Wrist Splint for Upper Motor Neuron Paralysis
To the Editor:
There are a number of concerns with the study published by Stroke written by Lannin et al.1
The concerns are: (1) the randomization; (2) the title; (3) the sample of stroke participants; (4) the volar splint; and (5) the splinting groups with the wrist and fingers in a “neutral” and in an “extended position.”
Randomization was based on the diagnosis and time from onset, not the degree of spasticity. Therefore, it is obvious that change in flexor tendon extensibility and possible effectiveness of splinting were not significant. The randomization should be based on the degree of spasticity because it is independent of the time from onset. It was vital that the intervention groups in the study, that is “neutral” and “45° extended,” were first classified based on the degree of spasticity as evidenced by the point in the wrist range or the joint angle at which a hyperactive response was obtained when the wrist and fingers were manipulated passively. This would have allowed participants being correctly randomly assigned to either “neutral” or “control” and “neutral” and “wrist extended” groups.
The “wrist contracture” in the title is misleading as the authors state and imply. A contracture is a pathological shortening that could not be corrected by passive stretch or manipulation. The limitation was the inability to actively extend the wrist and fingers because of spasticity. Lack of active wrist extension does not qualify as a contracture. Baseline characteristics presented in Table 1 show no contractures and no statistically significant difference in the passive range of the unaffected and affected wrists. A more appropriate title may have been “Effects of splinting in the prevention of a contracture after stroke.”
Because the study does not state the population from which 95 participants were screened, it seemed most unusual that from the 82 participants accepted (from 2 to 8 weeks), none of the participants had the ability to actively extend the wrist.
The study states the splints used were “volar.” This has implications because it disregards how a spastic muscle responds. The splints in Figures 1 and 2 are not “volar” splints, because there are 4 large straps applied over the “dorsal” surface. In addition, the splints were molded to include additional “dorsal” surface for the dissipation of forces and for maintaining the intended position. The correct terminology for such a splint is “a predominantly volar splint.”2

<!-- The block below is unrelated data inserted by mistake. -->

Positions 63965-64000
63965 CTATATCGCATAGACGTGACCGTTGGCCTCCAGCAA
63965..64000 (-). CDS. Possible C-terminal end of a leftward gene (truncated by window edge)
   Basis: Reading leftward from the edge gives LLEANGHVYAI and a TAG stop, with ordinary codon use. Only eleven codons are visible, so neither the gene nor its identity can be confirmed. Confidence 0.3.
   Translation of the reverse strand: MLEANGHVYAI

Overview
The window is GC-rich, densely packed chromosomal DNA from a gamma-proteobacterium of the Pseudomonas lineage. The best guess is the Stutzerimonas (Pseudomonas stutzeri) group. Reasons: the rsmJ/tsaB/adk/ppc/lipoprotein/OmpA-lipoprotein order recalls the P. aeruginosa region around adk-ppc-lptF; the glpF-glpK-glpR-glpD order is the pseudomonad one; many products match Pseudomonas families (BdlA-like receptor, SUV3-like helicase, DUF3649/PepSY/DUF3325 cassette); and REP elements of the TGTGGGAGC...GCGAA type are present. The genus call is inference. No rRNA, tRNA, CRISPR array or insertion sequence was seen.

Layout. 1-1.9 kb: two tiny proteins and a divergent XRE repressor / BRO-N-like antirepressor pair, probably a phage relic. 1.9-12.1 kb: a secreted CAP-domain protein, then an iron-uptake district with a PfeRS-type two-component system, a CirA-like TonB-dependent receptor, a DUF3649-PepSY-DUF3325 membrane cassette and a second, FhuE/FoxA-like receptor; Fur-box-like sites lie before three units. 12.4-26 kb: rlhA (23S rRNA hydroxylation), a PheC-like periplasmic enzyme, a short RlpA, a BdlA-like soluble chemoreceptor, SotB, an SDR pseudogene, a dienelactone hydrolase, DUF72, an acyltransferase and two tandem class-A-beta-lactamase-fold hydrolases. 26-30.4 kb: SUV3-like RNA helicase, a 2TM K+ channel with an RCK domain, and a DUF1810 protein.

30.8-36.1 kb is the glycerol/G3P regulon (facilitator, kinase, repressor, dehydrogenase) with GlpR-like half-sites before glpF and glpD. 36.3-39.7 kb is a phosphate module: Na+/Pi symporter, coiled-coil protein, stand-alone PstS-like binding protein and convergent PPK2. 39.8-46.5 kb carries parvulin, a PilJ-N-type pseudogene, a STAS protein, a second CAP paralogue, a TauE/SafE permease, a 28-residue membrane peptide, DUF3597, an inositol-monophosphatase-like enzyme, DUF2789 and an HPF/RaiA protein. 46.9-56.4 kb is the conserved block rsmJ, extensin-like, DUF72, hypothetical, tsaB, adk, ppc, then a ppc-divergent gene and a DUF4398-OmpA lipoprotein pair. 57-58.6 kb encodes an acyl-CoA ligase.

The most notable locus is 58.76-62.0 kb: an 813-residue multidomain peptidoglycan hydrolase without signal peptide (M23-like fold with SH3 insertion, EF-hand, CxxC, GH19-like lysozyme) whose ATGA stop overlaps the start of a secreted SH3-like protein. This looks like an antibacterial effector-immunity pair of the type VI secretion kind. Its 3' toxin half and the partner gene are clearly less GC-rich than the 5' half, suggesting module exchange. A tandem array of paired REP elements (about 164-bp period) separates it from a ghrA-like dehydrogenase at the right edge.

There was no rationale for the selected positions of “neutral wrist” and “45° extended wrist.” Both positions are inappropriate for splint effectiveness for the stated level of spasticity. To show changes in the extensibility of fingers and wrist flexors and to prevent contractures, it is vital to position the hand just beyond the point of stretch reflex. Every group of spastic muscles (in this case wrist flexors) has its own range of motion that it could be moved before a hypertonic reaction “clasp-knife” phenomenon occurs.2,3 This is the point where a hypertonic stretch response begins to be felt from 1A afferents when the joint is moved passively. The “wrist neutral” is thus invalid. The “45° extended wrist” is also invalid as it is beyond the point at which the stretch reflex melts away from the homonymous inhibitory Golgi tendon organ. After this point or wrist angle, there is no resistance to passive stretch. Such randomly selected wrist positions are inappropriate for determining splinting effectiveness. Those participants in whom the hypertonic response began to be felt early, which are those with moderate to severe spasticity, would benefit from a smaller wrist splint angle, whereas those with mild to moderate spasticity would benefit from a greater wrist angle. The purpose in preventive splinting is to push the point of stretch reflex as far back into wrist extension as possible to encourage tone neutralization and develop emerging volitional control.
In conclusion, the authors should be commended for their attempt to investigate the effectiveness of wrist splints in preventing contractures; however, the results are questionable because of the flaws in randomization, splint construction, splint application angle, and arbitrary selection of the angle of the wrist.
Lannin NA, Cusick A, McCluskey A, Herbert RD. Effects of splinting on wrist contracture after stroke: A randomized controlled trial. Stroke. 2007; 38: 111–116.
Rose V, Shah S. A comparative study on the immediate effects of hand orthoses on reduction of hypertonus. Aust Occup Ther J. 1987; 34: 59–64.
Stevenson VL, Jarrett L. Spasticity management: A practical multidisciplinary guide. Abingdon, Oxon: Informa Healthcare; 2006.